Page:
We have many sorts of consciousness: unconscious, sub-conscious, and self-conscious, You can be fashion-conscious, bargain-conscious, and class-conscious. The level of consciousness that leaves all the others in the dust is cosmic-consciousness. When you are cosmic-conscious, the triviality of all the rest becomes evident. Your aspirations and worries and their attendant anxieties diminish to relative nothingness.
UNDER THE TREE OF MORTALITY
…we stand, reaching for eternity
and falling ever short.
Here we live and here we die
beneath a never-caring sky
that will not heed a word we pray
nor need us when we go away.
(Mike Cohen – Oct 2014)
THE MOST HUMBLING THOUGHT
The universe is a very big place
where lots of little things are going on all the time.
Already you are unaware of nearly all these little things.
In time, you will be unaware of the rest.
And you will never
never be aware
of how little a difference that will make.
(Mike Cohen – Apr 2008)
One of the most cosmic-conscious minds in the universe, Albert Einstein famously asserted that God does not play dice with the universe. The implication is that there was a grand design that was not left to chance. But maybe it merely suggests that craps is not the chosen game of chance.
THE ETERNAL POKER GAME
There’s one famous game of five‑card‑draw
that everyone witnessed, but nobody saw…
Round the table five players sat hauntingly still ‑
Fate, Chance, and Justice, and Chaos, and Will.
Chance was the dealer. Justice went first.
They played their hands strangely, as if they’d rehearsed.
Justice took two cards, then Will took two more,
Chance shrugged and took three, Chaos took four,
and when his turn came, Fate impassively sat,
though he said determinedly, “I’ll stand pat.”
Will folded quickly. Then Chaos gave in.
Chance, Fate, and Justice all went for the win.
None of them would admit hope for victory was gone,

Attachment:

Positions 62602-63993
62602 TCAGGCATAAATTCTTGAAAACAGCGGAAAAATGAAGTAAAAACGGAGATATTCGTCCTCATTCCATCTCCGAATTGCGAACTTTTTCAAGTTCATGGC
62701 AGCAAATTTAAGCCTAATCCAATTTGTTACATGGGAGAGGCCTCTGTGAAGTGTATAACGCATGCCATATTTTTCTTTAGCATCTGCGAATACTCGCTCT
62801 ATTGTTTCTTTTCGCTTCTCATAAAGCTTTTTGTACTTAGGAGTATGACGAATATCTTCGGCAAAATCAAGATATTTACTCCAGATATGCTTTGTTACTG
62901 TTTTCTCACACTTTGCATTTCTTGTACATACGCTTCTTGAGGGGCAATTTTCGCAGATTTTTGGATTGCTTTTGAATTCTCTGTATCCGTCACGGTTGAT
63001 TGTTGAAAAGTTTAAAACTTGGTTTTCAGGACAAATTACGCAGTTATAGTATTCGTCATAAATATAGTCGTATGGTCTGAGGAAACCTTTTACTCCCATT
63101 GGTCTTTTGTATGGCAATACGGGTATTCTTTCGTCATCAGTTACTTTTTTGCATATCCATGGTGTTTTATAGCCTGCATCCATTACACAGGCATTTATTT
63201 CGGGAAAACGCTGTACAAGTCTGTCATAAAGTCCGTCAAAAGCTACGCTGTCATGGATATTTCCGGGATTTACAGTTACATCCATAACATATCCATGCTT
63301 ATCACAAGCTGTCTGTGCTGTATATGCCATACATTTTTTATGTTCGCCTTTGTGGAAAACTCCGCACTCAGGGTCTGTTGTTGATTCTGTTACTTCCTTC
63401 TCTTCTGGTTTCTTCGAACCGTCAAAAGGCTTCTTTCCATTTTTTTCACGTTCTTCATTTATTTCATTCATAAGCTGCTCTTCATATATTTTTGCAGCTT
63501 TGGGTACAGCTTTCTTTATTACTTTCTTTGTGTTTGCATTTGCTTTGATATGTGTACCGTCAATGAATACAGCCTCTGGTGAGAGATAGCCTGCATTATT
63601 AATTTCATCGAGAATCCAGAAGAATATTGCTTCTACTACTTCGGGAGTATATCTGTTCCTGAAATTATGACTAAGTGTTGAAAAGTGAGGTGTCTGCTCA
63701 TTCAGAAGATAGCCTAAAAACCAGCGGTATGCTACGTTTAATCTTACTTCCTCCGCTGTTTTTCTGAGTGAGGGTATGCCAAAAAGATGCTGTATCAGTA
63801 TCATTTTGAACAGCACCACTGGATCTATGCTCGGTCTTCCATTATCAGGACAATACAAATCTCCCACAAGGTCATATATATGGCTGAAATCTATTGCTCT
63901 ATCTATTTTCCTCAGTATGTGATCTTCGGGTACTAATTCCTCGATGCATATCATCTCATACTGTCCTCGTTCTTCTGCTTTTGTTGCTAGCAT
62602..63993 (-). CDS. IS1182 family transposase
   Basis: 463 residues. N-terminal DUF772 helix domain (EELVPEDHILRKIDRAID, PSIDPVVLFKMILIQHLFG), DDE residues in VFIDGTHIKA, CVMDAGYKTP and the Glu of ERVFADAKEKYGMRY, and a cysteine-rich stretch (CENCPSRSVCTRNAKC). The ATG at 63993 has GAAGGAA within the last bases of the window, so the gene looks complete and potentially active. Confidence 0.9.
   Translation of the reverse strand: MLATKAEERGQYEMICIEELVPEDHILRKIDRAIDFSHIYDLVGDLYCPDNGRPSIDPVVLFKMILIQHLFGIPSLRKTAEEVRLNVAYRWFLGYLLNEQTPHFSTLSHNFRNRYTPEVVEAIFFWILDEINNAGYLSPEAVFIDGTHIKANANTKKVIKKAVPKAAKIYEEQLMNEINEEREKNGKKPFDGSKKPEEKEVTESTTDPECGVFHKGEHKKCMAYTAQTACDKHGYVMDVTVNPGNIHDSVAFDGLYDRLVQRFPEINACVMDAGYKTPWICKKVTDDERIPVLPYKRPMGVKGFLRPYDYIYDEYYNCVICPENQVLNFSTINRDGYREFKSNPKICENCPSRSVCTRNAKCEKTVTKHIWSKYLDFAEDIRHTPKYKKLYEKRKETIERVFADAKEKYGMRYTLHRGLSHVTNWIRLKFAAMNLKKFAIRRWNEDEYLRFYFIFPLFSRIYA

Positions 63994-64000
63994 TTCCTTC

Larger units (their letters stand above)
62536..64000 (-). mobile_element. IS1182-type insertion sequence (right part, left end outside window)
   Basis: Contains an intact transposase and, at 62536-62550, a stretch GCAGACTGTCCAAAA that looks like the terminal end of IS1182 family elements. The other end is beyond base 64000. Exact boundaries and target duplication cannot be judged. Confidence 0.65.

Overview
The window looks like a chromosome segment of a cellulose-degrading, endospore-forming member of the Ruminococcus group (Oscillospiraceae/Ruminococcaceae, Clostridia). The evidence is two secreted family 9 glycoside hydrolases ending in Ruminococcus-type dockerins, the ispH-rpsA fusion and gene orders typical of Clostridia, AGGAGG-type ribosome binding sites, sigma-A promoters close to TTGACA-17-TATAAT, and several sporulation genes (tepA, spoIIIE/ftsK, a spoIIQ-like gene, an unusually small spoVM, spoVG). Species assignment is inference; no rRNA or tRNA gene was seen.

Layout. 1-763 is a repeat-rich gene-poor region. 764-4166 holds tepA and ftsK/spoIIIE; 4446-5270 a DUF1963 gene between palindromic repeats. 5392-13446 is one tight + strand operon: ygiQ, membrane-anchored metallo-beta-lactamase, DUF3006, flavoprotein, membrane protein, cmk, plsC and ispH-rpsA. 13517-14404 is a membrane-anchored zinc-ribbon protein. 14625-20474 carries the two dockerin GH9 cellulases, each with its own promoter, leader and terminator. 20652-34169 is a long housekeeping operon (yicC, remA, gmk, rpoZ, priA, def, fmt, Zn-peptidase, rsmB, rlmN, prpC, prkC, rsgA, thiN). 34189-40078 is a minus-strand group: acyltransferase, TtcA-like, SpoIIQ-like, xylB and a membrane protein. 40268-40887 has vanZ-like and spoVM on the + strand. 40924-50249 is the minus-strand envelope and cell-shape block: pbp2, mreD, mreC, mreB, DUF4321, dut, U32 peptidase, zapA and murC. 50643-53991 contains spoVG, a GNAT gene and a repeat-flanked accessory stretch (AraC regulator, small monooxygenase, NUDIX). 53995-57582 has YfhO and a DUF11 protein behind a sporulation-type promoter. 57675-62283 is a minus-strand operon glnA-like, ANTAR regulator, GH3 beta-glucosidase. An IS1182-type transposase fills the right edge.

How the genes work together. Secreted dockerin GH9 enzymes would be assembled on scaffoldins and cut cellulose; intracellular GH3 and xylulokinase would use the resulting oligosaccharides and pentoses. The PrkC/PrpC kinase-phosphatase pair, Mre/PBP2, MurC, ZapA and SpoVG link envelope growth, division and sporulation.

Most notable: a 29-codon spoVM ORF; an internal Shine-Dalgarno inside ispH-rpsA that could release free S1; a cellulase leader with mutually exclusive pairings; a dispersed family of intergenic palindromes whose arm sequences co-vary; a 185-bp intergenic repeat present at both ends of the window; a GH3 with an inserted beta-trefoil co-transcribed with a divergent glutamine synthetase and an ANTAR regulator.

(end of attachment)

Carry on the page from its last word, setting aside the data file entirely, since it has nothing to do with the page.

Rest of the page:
and so the three sat with their game‑faces on
until the time came, as the second hand swept,
to reveal the five cards those three players had kept.
Chance had three sevens; Justice, a straight.
All of the focus now fell upon Fate.
Over the game room there settled a hush
then Fate flashed a smile and his hand… royal flush.
They sit every day, and they play their old game.
Each time the contest’s results are the same.
Chance always deals. Justice always begins.
Will always folds first. And Fate always wins.
(Mike Cohen – c.1994)
Between the dealer Chance and the winner Fate, the fix is in as you can see if you read tea leaves.
Tea leaves afloat on the surface
doing the dance of chance… Then
sink, sank, sunk,
drink, drank, drunk.
Swirl and drain,
and what remains
of chance has turned to fate.
(Mike Cohen – 2013)
You needn’t believe what you read in tea leaves to see truth in the metaphor as tea leaves demonstrate that the past tense of chance is fate.
Whether it’s a matter of fate or chance, it’s not hard to see how things could easily have turned out much differently; and maybe they have in a universe not far away.
BALANCE AND PROBABILITY
I thrust open the window, and my face into the morning air.
The ground is two-and-a-half stories distant,
a height somewhere between serious injury
I lean out, out,
and in several nearby parallel universes I fall,
balance and probability being what they are.
In some of these universes my fall is fatal;
in others it is not.
In one, I teeter momentarily
then topple backward,
striking my head against the end table
and dying instantly.
Balance and probability have a wry sense of humor.
In the vast majority of parallel universes,
including the one in which we seem to be residing,
I simply inhale deeply,
filling myself with the splendid emptiness of an as yet unspoiled day,
and return inside,
oblivious to all the drama and tragedy going on nearby.
(Mike Cohen – Aug 2006)